Tom

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    Good chance Bill (9100) has it nailed.

    Thing of it is, the potential relays USUALLY have a large margin between the pull-in and the drop-out voltage, often nearly 100 volts, so there could be another issue causing the problem.

    It is possible that the clone relay is (as many are) electronic instead of the original type with the magnetic coil as the voltage sensor, in which case it could have a much more narrow margin and might easily have the problem you describe. Electronic ones CAN be made to have any desired margin, so it might be defective, or maybe just not made for this type operation..

    Are you starting the DPC into a load, or letting it start up and THEN connecting the load? They normally should start into no load and then have the load connected.

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    I've went to just using time delay relays. set the timer for about 1 or 2 seconds. That would solve your problem

    https://www.amazon.com/Uxcell-a14112...s%2C174&sr=8-9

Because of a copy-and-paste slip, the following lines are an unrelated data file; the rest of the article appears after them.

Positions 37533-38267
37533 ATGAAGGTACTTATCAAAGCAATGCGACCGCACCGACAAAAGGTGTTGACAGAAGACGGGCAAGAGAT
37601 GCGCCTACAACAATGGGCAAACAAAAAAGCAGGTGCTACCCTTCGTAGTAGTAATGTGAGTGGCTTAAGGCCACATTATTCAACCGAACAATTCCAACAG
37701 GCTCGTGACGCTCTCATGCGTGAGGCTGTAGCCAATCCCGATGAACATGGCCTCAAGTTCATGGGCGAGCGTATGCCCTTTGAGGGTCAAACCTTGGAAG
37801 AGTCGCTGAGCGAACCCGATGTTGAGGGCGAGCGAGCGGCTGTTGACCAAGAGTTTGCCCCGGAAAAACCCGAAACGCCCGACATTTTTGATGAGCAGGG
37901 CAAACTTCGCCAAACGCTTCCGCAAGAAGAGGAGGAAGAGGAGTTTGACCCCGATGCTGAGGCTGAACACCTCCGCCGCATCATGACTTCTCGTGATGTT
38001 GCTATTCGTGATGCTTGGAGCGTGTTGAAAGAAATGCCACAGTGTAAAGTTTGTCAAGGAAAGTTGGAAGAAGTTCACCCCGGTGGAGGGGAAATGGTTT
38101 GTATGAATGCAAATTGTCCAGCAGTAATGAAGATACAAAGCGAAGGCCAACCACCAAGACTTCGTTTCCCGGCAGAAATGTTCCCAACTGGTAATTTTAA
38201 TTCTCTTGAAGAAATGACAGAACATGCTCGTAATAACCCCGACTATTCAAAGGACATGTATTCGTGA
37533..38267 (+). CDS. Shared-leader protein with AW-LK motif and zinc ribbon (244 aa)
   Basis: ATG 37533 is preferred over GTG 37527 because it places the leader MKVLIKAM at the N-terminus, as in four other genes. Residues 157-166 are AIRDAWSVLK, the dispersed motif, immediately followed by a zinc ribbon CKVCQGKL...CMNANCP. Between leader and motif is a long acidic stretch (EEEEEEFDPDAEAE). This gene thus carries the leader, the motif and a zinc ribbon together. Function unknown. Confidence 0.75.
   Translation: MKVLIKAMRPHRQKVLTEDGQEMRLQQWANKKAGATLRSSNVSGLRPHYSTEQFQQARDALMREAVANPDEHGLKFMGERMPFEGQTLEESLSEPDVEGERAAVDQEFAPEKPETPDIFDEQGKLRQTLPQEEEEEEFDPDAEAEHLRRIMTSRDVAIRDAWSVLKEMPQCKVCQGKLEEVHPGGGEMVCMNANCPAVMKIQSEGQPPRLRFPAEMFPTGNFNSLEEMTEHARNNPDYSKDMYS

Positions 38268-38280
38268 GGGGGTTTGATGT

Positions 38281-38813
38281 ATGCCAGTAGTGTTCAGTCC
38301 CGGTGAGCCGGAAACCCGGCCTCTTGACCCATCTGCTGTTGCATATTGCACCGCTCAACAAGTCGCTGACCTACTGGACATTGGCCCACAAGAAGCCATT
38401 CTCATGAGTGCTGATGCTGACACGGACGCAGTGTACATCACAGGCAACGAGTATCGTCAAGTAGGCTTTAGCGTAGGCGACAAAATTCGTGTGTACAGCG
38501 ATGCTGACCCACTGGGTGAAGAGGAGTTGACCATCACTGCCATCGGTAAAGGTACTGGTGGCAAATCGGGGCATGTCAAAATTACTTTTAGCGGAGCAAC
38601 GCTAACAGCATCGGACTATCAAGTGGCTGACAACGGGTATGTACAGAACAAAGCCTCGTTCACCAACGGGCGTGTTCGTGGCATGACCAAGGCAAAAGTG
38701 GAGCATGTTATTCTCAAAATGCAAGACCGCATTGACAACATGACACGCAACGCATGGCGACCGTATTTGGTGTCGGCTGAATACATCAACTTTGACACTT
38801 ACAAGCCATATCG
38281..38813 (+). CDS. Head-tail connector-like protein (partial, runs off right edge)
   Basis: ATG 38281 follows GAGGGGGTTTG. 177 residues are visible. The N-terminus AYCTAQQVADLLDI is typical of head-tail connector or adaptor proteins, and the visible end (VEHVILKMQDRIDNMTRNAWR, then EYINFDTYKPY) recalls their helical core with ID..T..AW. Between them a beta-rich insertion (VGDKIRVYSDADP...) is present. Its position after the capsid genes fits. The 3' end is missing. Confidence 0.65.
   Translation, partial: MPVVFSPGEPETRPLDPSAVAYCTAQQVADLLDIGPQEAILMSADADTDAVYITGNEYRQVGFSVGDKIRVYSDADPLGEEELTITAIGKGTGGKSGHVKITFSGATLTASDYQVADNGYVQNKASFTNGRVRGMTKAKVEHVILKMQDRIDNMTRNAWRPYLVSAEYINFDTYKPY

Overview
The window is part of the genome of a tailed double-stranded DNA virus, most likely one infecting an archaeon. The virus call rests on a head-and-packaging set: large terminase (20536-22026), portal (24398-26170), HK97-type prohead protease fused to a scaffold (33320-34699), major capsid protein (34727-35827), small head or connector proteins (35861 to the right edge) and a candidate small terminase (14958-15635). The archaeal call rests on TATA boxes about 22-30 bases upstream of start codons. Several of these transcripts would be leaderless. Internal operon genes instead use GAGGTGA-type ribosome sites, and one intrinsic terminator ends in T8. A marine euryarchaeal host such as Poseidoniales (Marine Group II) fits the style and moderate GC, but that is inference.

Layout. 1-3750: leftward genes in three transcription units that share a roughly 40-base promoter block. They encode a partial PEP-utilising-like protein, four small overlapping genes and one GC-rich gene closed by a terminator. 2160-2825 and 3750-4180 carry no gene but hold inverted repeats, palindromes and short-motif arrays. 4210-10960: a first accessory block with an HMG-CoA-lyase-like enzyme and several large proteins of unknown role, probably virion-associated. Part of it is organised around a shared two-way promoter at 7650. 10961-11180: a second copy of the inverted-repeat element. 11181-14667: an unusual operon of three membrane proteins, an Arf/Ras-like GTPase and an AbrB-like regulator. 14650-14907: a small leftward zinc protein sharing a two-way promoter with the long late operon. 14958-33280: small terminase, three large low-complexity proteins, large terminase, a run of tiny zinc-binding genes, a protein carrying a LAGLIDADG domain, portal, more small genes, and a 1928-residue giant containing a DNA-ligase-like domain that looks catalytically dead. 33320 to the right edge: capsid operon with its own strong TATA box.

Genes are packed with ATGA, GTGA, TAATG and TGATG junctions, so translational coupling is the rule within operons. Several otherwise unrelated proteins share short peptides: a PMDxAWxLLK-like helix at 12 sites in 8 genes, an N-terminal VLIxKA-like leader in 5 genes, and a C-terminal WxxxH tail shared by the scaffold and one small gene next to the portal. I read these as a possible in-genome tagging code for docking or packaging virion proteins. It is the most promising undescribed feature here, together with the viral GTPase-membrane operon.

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    As I have said a few times before, I don't understand why people use potential relays in this application when current sensing relays work so well. I took the coil off a standard Guardian relay and wrapped a few turns of 12ga enameled wire in its place, adjusted the spring for the range I wanted, and used it for a decade. The mill I had it on had a Dahlander type two speed motor and it coped with switching between speeds nicely.

    Bill

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    Because they are harder to buy, and most folks do not want to be modifying relays and testing them. Some of us can do the test and get it right, most probably cannot, or do not want to.

    Agreed it is a better method overeall.